According to the ABC piece, it takes more than a famous-name affiliation to get people to write checks. But when high-profile celebrities do endorse charitable causes –- such as Angelina Jolie, who serves as a United Nations Goodwill Ambassador, and George Clooney, whose name is synonymous with ending genocide in Darfur –- that star power can equal massive media attention. And with that kind of media attention comes increased awareness among potential donors. (It can be a good PR move for the celebrity, too: Millions of mainstream American music fans are aware of Bob Geldof, for example, because of his famine-relief efforts.)
So doesn’t that work out to essentially the same thing? In a roundabout way, celebrities do, in fact, get people to write checks -- and write them to specific charities, too.
Potential donors can’t send their money orders anywhere if they don’t know where to address the envelopes. But there are so many philanthropic organizations from which to choose, and they can sometimes be difficult to distinguish from one another.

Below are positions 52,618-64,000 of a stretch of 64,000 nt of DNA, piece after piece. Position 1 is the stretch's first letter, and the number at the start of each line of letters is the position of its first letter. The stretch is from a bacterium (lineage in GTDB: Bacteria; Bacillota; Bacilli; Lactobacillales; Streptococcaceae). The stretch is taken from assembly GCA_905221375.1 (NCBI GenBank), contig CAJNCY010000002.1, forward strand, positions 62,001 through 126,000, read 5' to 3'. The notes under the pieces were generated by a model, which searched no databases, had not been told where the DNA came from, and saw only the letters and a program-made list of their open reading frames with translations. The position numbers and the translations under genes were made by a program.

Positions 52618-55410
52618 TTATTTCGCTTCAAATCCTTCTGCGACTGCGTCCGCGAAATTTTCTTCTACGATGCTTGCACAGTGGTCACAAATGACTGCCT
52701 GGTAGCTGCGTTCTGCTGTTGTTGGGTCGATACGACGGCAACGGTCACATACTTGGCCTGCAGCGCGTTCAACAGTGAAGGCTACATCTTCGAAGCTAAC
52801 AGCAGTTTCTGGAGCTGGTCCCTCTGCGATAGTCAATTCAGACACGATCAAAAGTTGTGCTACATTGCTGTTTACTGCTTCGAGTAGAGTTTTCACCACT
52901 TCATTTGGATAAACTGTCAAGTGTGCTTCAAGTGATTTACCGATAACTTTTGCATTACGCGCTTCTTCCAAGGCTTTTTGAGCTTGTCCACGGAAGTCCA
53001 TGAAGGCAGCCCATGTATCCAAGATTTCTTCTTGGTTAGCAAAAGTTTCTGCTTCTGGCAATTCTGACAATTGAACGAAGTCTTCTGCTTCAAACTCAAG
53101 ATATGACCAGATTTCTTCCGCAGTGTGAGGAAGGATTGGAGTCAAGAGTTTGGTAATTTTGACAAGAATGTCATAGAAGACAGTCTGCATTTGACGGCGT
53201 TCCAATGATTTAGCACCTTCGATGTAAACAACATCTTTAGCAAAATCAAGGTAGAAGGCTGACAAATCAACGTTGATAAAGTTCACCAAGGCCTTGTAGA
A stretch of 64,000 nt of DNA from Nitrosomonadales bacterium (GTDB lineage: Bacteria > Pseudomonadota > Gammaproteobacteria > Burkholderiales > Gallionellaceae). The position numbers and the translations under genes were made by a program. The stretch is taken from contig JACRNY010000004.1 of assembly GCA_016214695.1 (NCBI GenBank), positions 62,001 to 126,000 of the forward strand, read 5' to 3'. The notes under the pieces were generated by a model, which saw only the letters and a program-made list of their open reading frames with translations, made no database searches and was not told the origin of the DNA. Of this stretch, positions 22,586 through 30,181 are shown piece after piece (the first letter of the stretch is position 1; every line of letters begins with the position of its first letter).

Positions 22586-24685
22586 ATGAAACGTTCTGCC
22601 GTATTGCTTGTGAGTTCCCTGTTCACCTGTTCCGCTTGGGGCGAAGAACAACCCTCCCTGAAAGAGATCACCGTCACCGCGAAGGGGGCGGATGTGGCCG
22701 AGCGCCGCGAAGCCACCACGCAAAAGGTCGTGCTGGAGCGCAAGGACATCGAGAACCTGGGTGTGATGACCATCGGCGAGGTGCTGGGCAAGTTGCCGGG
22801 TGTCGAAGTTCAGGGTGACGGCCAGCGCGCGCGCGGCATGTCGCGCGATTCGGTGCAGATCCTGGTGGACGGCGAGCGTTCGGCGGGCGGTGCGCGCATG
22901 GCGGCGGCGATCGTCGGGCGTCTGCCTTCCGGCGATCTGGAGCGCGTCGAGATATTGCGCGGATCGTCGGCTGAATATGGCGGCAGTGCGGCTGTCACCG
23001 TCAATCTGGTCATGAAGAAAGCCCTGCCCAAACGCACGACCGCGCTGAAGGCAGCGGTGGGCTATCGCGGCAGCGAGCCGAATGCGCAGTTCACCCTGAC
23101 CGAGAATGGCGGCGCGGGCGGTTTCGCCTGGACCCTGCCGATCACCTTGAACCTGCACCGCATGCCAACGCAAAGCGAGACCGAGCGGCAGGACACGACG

Land-mine clearance, for example: Scores of land-mine clearing advocacy groups exist, but only Adopt-A-Minefield (AAM) is supported by Paul McCartney and his now ex-wife Heather Mills. That support has help draw more attention to its efforts, and made its name more familiar than other land-mine charities. Fair or not, donors may even consider AAM more "legitimate" than other mine-clearing organizations because of its celebrity affiliates. Similar cases can be made for charities calling for contributions on behalf of everything from AIDS research to animal rights -- and let's not forget the children. How many humanitarian nonprofits are there that dedicate resources to bettering the lives of underprivileged youngsters? Lots. But which one can most of us name in an instant, thanks to years of Sally Struthers' teary-eyed endorsements?
You know the name. You can look it up. And then, you can send a contribution. The celebrity affiliation made a genuine financial difference.